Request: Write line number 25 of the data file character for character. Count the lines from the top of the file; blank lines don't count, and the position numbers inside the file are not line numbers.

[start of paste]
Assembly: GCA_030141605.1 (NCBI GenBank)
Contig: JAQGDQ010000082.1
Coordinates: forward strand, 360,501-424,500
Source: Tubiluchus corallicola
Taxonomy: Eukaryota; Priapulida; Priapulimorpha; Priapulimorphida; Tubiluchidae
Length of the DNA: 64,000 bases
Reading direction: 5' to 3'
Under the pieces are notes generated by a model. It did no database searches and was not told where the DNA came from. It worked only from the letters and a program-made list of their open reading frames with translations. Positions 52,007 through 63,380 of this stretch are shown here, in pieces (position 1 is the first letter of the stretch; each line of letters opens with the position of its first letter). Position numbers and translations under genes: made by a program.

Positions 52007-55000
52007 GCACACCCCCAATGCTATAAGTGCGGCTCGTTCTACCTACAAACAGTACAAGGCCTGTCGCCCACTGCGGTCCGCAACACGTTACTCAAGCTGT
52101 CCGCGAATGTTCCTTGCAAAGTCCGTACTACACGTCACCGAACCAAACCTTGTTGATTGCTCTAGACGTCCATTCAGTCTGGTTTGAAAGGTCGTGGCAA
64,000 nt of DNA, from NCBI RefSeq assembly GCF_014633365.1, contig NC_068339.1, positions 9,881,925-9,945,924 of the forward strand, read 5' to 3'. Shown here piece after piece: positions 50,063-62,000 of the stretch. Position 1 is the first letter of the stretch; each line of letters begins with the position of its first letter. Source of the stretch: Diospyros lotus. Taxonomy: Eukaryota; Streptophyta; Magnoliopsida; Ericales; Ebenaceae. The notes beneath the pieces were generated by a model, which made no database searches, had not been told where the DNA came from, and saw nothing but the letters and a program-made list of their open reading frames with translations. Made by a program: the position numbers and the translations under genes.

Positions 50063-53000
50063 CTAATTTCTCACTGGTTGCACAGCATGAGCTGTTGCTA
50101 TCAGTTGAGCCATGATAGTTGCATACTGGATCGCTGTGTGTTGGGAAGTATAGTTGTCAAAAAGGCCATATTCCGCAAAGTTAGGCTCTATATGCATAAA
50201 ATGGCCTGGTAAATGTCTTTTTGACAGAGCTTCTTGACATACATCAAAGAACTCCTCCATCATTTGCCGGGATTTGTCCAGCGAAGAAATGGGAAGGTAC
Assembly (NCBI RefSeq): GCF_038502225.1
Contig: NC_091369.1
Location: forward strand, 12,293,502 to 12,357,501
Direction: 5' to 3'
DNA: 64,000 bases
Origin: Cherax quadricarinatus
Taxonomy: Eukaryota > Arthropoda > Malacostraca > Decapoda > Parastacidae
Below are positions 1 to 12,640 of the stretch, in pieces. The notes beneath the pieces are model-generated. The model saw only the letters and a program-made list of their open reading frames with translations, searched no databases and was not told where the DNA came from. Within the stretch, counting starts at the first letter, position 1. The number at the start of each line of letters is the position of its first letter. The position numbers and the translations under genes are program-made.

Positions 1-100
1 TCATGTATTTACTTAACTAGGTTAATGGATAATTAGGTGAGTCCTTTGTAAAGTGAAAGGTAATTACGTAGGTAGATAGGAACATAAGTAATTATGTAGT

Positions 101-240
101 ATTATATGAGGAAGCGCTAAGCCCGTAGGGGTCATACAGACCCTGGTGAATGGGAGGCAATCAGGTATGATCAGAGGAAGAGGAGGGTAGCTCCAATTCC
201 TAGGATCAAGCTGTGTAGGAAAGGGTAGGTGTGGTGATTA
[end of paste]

Positions 1-100